CHARLESTON, W.Va.--Veterans in wheelchairs have a tough time fitting through the door at the Beckley office of the state Department of Veterans Assistance.
It's not much better once they're inside, according to a state review.
The Beckley office is one of several state veterans facilities that's in danger of violating federal law because it's either too small, doesn't offer enough privacy or doesn't adequately store confidential information, as outlined in a report from the state Legislature's Performance Evaluation and Research Division.
"I think, like all Americans, our veterans deserve the utmost care. They've earned it," said Legislative Auditor Aaron Allred.
"And we need to make sure that those veterans who are disabled can easily access the state Department of Veterans Assistance offices."
State lawmakers serving on a government operations and organizations committee were scheduled to receive the report at a meeting late Tuesday night.
The auditor's office examined six of the 16 field service offices operated by the department. The offices offer local veterans help obtaining and applying for benefits, according to the department's website.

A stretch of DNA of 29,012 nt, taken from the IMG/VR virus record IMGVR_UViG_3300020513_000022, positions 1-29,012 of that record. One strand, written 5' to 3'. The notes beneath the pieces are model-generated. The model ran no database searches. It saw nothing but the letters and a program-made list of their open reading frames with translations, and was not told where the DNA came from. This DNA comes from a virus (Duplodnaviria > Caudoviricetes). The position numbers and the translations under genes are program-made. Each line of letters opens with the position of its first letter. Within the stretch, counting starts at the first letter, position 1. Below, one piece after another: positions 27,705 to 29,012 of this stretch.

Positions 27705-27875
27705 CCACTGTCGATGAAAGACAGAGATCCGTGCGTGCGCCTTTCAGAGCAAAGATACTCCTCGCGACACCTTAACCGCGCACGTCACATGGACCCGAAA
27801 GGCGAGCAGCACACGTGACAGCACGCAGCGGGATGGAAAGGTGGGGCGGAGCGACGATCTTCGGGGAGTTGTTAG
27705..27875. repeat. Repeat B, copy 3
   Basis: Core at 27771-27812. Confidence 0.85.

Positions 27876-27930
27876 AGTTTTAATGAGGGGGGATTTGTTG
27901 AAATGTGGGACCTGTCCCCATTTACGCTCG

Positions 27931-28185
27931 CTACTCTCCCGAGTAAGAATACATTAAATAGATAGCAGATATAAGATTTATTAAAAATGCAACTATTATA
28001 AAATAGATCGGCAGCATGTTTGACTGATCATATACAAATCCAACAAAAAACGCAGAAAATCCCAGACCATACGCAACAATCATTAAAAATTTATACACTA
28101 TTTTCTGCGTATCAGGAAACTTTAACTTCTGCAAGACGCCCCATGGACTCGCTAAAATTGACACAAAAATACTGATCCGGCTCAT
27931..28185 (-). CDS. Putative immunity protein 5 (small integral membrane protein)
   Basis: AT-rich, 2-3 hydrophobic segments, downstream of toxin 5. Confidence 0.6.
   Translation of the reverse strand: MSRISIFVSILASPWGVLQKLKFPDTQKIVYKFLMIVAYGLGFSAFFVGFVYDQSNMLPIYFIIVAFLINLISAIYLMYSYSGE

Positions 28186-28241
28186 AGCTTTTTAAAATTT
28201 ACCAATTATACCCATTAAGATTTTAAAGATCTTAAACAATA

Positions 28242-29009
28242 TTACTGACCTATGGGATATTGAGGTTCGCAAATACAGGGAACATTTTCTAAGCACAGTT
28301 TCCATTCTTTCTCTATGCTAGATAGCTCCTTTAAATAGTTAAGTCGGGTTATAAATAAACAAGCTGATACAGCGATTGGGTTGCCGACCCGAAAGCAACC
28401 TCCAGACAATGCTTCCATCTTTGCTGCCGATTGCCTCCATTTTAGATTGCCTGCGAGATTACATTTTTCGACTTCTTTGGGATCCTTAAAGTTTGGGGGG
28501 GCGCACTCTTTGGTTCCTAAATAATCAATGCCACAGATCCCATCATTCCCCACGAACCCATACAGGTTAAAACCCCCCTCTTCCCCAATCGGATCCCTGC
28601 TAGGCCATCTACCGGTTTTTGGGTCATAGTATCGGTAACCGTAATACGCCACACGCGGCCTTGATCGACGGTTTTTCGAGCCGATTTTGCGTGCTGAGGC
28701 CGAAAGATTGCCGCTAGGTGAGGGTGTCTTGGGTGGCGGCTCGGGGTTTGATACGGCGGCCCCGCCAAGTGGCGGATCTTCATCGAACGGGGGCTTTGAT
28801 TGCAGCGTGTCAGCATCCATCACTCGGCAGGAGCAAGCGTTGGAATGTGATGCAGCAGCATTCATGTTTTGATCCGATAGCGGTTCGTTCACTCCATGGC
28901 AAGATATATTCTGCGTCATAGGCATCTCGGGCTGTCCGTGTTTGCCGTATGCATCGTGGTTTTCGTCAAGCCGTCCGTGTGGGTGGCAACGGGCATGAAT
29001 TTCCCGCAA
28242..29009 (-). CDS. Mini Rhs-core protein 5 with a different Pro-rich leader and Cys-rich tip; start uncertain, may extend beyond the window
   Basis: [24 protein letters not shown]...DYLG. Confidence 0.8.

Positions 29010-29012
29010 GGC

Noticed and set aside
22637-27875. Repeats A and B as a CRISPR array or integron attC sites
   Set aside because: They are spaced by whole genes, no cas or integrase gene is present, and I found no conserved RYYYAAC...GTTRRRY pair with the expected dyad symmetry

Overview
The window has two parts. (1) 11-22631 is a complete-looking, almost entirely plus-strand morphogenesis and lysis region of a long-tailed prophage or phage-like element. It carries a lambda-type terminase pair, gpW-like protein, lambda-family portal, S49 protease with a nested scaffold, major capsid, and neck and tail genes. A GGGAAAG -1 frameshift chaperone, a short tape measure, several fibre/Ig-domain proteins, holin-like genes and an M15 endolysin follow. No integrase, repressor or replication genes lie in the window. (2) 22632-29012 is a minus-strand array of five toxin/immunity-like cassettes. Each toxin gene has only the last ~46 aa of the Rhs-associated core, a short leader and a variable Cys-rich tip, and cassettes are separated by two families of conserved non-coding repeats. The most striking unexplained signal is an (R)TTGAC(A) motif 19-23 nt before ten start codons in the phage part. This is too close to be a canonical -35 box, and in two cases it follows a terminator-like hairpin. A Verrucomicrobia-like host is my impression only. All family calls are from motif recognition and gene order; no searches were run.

The offices in Beckley, Lewisburg, Logan, Huntington and Princeton are potentially out of compliance with the Americans with Disabilities Act, federal privacy laws or both, the report states.
A 2012 survey of almost 1,200 West Virginia veterans found about 42 percent reported having some sort of service-connected disability. As of 2009, More than 25,000 West Virginia veterans received disability compensation monthly.
There are roughly 170,000 veterans in West Virginia.
Hallways and doorways in the Beckley and Lewisburg locations are too small to meet ADA standards.